Kansas City, Mo — The Kansas City region is one of 27 communities across the nation selected to join the STEM Ecosystems Initiative, according to an announcement by the White House. Known as “ecosySTEM KC,” the local effort will be led by KC STEM Alliance in partnership with Science Pioneers, the Mid-America Regional Council and the Kansas Enrichment Network.
Building on more than a decade of research into successful STEM collaborations, the STEM Funders Network and 350 committed local funders and organizations are announcing a five-year effort to create 100 tight-knit local STEM networks — STEM ecosystems — that bring together broad-scale, cross-sector collaborations to nurture and scale effective science, technology, engineering and math (STEM) learning opportunities for all young people, especially girls and underserved populations.
Kansas City was selected to participate in the initiative in recognition of the strong STEM community developed here and a demonstrated commitment to continue this work.
The national STEM Ecosystems Initiative was launched in September 2015 with more than $20 million in funding, and a goal of reaching 600,000 teachers and students in its first three years. Kansas City’s EcosySTEM and other selected communities will participate in an upcoming workshop at the White House, which will focus on convening and growing the numbers of local leaders who are expanding STEM opportunities in their communities.
“We look forward to being part of this initiative and contributing to the Community of Practice,” said KC STEM Alliance Executive Director Laura Loyacono. “With the support of the STEM Funders Network and our colleagues building STEM learning ecosystems across the United States, we will be reach more youth with STEM opportunities effectively and efficiently.”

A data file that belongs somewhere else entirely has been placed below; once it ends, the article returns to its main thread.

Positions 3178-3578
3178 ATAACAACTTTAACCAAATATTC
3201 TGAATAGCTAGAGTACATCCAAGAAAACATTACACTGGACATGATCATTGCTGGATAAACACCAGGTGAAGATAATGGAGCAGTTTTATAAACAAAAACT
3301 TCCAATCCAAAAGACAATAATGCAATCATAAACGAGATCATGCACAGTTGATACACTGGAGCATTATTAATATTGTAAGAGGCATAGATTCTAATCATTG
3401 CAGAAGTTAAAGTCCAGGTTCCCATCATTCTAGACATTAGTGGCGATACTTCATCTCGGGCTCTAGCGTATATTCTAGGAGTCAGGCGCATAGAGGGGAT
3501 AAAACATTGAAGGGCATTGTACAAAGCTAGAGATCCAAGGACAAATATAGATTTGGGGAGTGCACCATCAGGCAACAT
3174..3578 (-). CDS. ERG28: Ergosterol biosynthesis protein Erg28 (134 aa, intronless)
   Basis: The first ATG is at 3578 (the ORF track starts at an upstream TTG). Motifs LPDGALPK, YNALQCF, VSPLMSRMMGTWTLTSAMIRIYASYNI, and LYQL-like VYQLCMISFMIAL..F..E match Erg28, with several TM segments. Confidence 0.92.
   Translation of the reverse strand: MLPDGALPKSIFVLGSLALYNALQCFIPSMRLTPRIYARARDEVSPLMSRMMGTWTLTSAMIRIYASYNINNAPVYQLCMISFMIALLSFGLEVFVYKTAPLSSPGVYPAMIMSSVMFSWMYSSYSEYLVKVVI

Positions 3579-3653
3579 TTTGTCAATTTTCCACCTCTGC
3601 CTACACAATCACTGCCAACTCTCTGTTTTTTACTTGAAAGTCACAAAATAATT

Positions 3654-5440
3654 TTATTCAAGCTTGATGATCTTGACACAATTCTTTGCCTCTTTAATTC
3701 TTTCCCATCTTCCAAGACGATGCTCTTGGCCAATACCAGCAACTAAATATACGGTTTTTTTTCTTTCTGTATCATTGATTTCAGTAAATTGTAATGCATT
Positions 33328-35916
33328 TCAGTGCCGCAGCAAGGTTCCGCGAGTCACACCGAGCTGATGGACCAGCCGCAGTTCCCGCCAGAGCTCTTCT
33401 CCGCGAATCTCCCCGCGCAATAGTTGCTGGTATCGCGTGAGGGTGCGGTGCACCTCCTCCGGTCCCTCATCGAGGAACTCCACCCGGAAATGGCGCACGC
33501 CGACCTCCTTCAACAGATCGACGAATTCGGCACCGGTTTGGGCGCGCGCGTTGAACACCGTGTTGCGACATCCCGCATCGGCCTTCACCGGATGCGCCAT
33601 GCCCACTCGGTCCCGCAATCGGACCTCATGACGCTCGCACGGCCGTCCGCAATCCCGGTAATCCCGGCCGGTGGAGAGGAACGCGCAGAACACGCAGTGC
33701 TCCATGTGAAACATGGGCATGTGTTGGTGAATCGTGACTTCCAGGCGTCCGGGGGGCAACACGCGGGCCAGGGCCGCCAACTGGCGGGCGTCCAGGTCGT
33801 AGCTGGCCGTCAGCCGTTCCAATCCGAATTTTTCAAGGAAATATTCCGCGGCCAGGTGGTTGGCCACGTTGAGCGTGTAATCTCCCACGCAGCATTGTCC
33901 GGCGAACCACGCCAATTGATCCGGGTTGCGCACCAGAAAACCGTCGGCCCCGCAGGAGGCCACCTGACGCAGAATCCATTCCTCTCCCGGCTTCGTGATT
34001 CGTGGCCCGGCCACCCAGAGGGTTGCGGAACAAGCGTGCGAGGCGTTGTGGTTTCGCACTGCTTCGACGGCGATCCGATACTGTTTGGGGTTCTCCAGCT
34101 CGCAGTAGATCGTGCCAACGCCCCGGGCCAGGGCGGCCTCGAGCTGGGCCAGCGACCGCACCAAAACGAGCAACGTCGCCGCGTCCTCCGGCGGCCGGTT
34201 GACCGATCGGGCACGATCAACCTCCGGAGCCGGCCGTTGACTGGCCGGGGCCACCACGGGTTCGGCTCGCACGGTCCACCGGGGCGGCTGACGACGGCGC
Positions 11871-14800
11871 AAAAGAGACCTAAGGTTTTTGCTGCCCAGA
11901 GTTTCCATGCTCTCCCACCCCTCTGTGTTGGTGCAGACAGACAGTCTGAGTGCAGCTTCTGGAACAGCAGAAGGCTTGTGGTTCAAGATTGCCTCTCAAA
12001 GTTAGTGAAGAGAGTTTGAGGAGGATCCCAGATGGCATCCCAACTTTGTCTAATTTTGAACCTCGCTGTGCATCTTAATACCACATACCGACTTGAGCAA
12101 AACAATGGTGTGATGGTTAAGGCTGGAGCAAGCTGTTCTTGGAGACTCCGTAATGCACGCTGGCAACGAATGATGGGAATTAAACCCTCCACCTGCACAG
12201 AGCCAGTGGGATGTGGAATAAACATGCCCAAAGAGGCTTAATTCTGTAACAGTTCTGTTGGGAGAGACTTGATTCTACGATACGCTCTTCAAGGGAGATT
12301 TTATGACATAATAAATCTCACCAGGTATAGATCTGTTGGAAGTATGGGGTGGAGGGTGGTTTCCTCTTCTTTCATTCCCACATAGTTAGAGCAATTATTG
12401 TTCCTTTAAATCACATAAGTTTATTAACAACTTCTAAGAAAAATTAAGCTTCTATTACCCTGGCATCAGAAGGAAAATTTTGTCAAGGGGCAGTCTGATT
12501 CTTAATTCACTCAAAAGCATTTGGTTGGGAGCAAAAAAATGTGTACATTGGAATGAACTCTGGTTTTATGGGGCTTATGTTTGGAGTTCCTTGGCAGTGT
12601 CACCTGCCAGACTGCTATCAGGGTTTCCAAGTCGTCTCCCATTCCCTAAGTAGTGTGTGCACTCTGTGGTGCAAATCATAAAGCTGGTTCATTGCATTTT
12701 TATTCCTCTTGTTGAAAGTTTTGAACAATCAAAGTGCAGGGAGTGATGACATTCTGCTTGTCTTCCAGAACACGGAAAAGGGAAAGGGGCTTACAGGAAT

The 27 communities in the initial cohort of a national Community of Practice are demonstrating cross-sector collaborations to deliver rigorous, effective pre-K-16 instruction in STEM learning. These collaborations happen in schools and beyond the classroom—in afterschool and summer programs, at home, in science centers, libraries and other places both virtual and physical. They spark young people’s engagement, develop their knowledge, strengthen their persistence and nurture their sense of identity and belonging in STEM disciplines. As these STEM Ecosystems evolve, a student will be able to connect what they learn in and out of school with real-world learning opportunities, leading to STEM related careers and opportunities.
Launched in Denver at the Clinton Global Initiative, the STEM Funders Network STEM Learning Ecosystems Initiative forms a national Community of Practice with expert coaching and support from leaders such as superintendents, scientists, industry and others. The first gathering of this Community of Practice will be hosted at the White House in November.
Participating communities, selected from an invited pool of 70+ applicants, include:
- Arizona SciTech Ecosystem (Phoenix, AZ)
- Bay Area STEM Ecosystem (San Jose, CA)
- BoSTEM (Boston, MA)